Details: The Hart House Literary and Library Committee and the Canadian Civil Liberties Association are co-hosting a literary evening, with four well-established, well-respected authors reading excerpts of their work and discussing their experiences with freedom of expression – or the lack thereof. George Elliot Clarke, Joy Kogawa, and Katherine Govier will read excerpts of their own work (specifics to be determined), and the following Q & A session will be moderated by Marian Botsford Fraser.
After the Q&A session, the microphone is open to the audience, who are encouraged to share excerpts of their own writing and/or their experiences with freedom of expression.
When: Fri, Mar. 1 at 5:30 to 7:30 pm
Where: Library, Hart House
Established in 1964, the Canadian Civil Liberties Association aims to ensure that fundamental human rights and civil liberties are protected and respected. The organization’s first mission was a success: opposing the Ontario government’s idea of endowing the police force with greater authorities. And over the years, its members have been tirelessly vigilant about responding to issues involving public safety, national security, equality, and fundamental freedoms, the last of which includes the absolutely invaluable freedom of expression.
About the Authors
Born in Windsor, Nova Scotia in 1960, George Elliot Clarke is one of those rare individuals who wears many hats and wears them well. The Poet Laureate of Toronto (2012-2015), he has published multiple collections of poetry, one of which, Execution Poems (2001), was awarded the Governor General’s Award for Poetry. The E.J. Pratt Professor of Canadian Literature at the University of Toronto, he is active in the academic community, an expert on African-Canadian literature, and a clear favourite of students, having earned the Distinguished Teaching Award and the Undergraduate Teaching Award in 2005.
Born in Vancouver, British Columbia in 1935, Joy Kogawa is perhaps best known for her first novel, Obasan. This work, not unlike her later ones, draws on her personal experiences during World War II, where Canadians of Japanese ancestry were sent to internment camps. Her prolific literary career includes multiple poetry publications – in fact, her first collection of poetry, The splintered moon, was published in 1967 – and children’s literature, such as Naomi’s Road (1986). This particular work was adapted as a play in 1995 and then as an opera in 2005.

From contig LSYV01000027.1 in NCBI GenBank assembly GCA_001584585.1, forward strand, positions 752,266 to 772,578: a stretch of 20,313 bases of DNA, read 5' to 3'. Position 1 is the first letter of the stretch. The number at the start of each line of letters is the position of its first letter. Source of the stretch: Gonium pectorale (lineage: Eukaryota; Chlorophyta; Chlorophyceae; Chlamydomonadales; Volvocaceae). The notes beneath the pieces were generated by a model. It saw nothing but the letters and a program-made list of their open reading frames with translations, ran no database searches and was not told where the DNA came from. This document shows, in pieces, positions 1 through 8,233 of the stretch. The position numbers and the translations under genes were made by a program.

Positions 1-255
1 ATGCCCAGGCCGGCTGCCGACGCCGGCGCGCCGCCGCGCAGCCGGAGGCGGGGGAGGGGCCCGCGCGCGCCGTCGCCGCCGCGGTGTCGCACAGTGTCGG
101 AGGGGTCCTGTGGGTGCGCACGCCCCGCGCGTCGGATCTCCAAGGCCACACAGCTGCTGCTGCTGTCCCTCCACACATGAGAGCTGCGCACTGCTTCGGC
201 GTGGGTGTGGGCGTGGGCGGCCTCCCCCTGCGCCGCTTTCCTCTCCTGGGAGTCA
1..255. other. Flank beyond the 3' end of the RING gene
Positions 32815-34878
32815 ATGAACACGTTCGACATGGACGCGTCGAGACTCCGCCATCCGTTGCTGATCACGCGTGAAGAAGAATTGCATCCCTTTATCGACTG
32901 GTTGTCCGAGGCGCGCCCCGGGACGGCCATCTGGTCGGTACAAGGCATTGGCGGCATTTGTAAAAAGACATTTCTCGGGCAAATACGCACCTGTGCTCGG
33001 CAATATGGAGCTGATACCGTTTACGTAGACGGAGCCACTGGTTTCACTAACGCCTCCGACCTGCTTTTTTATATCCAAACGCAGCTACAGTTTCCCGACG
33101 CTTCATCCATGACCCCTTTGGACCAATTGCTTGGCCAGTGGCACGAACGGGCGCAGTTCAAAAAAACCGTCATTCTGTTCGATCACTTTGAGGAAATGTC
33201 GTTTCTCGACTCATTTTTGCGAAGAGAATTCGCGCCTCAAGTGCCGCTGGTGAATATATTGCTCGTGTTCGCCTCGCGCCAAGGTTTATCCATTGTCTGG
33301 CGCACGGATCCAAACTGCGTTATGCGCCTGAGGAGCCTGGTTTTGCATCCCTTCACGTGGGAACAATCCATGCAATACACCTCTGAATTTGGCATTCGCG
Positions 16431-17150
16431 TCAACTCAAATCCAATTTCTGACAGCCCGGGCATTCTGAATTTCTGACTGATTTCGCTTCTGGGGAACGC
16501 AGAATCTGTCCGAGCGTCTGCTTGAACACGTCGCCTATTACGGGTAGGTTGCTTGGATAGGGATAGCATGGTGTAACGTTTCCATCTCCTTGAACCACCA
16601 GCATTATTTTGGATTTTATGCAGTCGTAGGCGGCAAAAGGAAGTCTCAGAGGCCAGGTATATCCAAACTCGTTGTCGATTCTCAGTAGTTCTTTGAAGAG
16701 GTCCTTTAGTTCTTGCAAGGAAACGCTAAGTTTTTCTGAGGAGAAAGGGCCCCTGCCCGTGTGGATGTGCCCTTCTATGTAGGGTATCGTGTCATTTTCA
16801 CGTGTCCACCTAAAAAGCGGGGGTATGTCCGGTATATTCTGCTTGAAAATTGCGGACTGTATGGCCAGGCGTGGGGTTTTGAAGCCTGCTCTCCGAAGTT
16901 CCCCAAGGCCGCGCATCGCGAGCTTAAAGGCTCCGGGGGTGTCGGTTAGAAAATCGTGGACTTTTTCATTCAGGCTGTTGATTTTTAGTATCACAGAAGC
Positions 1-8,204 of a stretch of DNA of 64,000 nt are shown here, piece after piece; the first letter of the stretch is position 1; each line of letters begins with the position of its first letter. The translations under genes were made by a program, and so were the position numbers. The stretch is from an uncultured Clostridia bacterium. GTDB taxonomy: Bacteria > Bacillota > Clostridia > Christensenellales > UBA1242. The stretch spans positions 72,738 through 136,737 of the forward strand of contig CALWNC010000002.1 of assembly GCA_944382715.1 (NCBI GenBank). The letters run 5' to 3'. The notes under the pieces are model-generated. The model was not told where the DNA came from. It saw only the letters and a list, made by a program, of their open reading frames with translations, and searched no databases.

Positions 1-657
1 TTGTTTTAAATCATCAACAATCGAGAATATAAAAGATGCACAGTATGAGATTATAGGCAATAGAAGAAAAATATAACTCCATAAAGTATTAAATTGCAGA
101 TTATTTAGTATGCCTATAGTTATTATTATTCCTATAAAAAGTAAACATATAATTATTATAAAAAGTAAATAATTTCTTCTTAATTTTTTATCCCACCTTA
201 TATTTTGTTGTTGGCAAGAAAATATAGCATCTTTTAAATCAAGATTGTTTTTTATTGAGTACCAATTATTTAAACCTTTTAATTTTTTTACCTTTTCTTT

Born in Edmonton, Alberta in 1948, Katherine Govier has an impressive resume of publications: nine novels and three short story collections! Among her numerous accolades, she was awarded the Marian Engel Award (now called the Writers’ Trust Engel/Findley Award) in 1997 in recognition of her praiseworthy literary works. Her involvement in mentoring the next generation of literary award winners includes helping to establish innovative writing programs, such as Writers in Electron Residence. Among other things, WiER has become an invaluable educational tool that has opened up dialogue between students and professional authors, to the great benefit of both parties.
Marian Botsford Fraser, a freelance writer, broadcaster, and critic whose work has appeared widely in The Walrus, the Globe and Mail, and the National Post, among other outlets. Her work is often deeply personal and extremely poignant: Solitaire: the Intimate Lives of Single Women was based on her travels across Canada, interviewing women of all backgrounds, and she shares with her reader her own experiences with love, marriage, and divorce.